Although the skills training courses will be expensive, the courses can be funded by the top 1%. In her article “Here’s How Much You Have to Earn to Be in the Top 1% in Every US State,” Kathleen Elkins states that in the U.S on average the top 1% generates $421,926 of income. In California, the top 1% generates $1.69 million per year. The average annual income varies among the different states in the U.S, but generally the incomes are large amounts. The richest people in the country have an abundance of money. The top 1% does not contribute economically, since they generate money and keep it saved. On the other hand, the middle class contributes greatly to the economy, since they typically need to buy necessities like clothes, food, and household items constantly. Additionally, taxes does not affect the top 1% because the U.S government does not tax them as much as the middle class. Therefore, the top 1% can contribute to society by funding these skills training courses and establish the courses in schools. The top 1% will not feel as if funding these courses is a drastic change because of the ludicrous amount of money they generate. Their constant income will replace the amount of money they fund the courses with and it will feel as if nothing ever happened to their bank account. Since the top 1% of the richest people in the U.S are not as taxed as any other social class, they should help contribute to society and the economy by funding these courses for the future generations.
Automation is continuously being incorporated in the environment as well as a variety of career fields. Technology makes production faster and more effective, but the advancement of technology has caused unemployment. If the issue is discarded, the future generations to come will be living in a competitive society with limitations on career choices. Once skills training courses are implemented in K-12 schools, students will be qualified and more prepared to work in their desired field. Implementing skills training in K-12 schools will benefit students in their future careers. The implementation of these courses is a small step to a future that will benefit students in their paths to success and reduce their risk of automation unemployment.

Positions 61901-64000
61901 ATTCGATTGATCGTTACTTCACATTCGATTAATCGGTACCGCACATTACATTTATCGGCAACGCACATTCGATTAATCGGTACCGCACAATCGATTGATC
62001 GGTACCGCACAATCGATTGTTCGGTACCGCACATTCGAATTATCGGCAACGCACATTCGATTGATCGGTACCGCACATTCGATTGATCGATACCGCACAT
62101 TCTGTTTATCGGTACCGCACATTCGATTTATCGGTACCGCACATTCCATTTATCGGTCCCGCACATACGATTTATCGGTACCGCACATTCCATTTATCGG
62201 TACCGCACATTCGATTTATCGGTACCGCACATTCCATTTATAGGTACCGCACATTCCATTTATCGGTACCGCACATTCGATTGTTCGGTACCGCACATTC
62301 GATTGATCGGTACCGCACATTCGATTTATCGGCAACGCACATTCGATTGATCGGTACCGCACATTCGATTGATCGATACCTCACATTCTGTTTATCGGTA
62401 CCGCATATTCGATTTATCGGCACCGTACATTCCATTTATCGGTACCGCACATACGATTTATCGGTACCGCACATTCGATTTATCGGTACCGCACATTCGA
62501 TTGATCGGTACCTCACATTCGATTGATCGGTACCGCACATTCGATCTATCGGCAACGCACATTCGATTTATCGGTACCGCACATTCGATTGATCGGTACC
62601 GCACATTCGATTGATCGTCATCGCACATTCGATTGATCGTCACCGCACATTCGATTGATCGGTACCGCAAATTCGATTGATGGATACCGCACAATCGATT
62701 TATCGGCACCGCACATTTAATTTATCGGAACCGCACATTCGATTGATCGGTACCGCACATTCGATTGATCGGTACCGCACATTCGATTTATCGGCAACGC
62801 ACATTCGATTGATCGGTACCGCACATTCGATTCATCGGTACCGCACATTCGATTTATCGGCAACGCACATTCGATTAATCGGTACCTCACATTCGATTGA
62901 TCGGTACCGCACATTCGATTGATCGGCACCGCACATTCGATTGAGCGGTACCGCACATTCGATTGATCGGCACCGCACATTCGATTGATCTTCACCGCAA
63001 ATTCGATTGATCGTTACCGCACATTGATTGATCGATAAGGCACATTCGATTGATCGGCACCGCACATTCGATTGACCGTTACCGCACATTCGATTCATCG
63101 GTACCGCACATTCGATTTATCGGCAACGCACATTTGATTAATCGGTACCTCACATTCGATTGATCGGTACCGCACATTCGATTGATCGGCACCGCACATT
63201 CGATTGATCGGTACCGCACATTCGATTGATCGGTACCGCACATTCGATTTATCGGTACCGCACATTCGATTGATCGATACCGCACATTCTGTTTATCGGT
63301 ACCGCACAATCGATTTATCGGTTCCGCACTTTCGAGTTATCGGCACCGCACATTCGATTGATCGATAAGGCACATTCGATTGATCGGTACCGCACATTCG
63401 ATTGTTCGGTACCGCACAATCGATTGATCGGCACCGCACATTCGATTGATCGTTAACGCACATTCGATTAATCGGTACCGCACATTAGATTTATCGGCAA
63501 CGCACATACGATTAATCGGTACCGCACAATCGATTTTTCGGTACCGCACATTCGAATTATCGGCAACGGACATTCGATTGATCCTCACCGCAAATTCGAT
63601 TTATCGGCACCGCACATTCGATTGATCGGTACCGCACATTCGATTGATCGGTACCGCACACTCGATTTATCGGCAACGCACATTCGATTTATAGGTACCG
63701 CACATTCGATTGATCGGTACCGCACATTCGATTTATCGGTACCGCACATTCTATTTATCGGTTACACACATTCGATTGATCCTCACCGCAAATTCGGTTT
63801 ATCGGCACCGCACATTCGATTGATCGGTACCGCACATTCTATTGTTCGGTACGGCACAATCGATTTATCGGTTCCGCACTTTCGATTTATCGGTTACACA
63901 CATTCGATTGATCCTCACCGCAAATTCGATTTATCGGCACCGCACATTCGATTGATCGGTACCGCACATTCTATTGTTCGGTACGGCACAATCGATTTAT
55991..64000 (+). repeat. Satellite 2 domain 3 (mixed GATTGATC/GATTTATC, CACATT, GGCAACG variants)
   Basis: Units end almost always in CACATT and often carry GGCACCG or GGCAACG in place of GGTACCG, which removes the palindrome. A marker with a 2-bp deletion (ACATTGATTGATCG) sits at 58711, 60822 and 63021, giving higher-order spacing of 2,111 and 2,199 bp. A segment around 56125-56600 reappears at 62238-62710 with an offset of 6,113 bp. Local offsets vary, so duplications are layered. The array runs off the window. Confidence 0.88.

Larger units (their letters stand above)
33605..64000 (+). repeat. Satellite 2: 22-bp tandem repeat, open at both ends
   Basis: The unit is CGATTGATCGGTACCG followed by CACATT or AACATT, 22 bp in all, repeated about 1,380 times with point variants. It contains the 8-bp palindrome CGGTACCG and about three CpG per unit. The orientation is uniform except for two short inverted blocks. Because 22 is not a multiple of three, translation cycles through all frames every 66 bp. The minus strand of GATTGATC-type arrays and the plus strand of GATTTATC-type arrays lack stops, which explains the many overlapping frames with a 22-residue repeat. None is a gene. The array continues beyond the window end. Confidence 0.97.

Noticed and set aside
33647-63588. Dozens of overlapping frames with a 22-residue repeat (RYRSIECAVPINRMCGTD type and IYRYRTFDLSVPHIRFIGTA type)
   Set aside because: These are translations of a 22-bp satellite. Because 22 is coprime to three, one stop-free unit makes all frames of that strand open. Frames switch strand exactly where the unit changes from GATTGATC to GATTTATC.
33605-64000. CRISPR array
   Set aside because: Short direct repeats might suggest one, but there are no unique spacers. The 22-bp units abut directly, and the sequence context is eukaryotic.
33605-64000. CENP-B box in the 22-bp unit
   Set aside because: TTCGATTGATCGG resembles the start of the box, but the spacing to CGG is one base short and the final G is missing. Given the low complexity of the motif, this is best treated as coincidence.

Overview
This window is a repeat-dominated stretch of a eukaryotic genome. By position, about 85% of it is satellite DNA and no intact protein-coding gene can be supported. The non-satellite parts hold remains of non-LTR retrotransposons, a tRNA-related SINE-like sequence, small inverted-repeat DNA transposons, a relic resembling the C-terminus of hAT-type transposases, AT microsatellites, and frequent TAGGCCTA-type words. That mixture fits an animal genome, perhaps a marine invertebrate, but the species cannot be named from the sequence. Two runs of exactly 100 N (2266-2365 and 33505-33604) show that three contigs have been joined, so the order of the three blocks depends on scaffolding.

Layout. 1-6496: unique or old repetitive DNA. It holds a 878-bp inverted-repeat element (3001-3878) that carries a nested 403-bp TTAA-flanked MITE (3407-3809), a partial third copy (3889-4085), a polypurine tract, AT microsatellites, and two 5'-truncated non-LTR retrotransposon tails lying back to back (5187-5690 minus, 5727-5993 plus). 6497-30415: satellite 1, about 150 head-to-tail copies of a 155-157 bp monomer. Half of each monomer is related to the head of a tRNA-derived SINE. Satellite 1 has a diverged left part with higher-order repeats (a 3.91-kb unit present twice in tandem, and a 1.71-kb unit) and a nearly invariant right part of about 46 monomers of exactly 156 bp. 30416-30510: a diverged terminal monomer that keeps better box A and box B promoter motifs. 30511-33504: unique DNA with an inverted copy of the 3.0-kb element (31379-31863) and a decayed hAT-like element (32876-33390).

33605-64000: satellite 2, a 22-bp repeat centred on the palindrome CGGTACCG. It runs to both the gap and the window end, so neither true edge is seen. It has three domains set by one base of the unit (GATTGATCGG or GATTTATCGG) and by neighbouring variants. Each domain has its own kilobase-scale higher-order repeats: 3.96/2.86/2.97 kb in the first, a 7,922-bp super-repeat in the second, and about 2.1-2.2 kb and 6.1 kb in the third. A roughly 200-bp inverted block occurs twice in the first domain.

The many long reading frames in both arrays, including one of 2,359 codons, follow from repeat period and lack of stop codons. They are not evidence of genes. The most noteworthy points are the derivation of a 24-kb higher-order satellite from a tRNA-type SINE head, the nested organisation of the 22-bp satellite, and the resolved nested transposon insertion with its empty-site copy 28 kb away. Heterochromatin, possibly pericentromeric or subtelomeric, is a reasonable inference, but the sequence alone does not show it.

- Elkins, Kathleen. “Here’s How Much You Have to Earn to Be in the Top 1% in Every US State.” CNBC, 27 July 2018, www.cnbc.com/2018/07/27/how-much-you-have-to-earn-to-be-in-the-top-1percent-in-every-us-state.html. Accessed 23 June 2019.
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- Jin, Julia. “Luddism during the Industrial Revolution.” Luddism during the Industrial Revolution : Western Civilization II Guides, 24 Apr. 2012, westerncivguides.umwblogs.org/2012/04/24/luddism-during-the-industrial-revolution/. Accessed 26 June 2019.
- “Overview of the Common Core State Standards.” NCSL, 1 May 2014, http://www.ncsl.org/research/education/common-core-state-standards-overview.aspx. Accessed 26 June 2019.
- Ramos, Stefania. “Research Findings: Thoughts on Automation?” 24 June 2019. English 103, Los Angeles Valley College, student fieldwork report.
- Shell, Ellen Ruppel. ‘AI and Automation Will Replace Most Human Workers Because They Don’t Have to Be Perfect–Just Better Than You; Economists were skeptical that robots could permanently displace humans on a large scale. But look at what’s happening to retail jobs: The economists were wrong.’ Newsweek, 30 Nov. 2018. Science In Context, http://library.lavc.edu:2102/apps/doc/A562952658/SCIC?u=lavc_main&sid=SCIC&xid=4977f39b. Accessed 24 June 2019.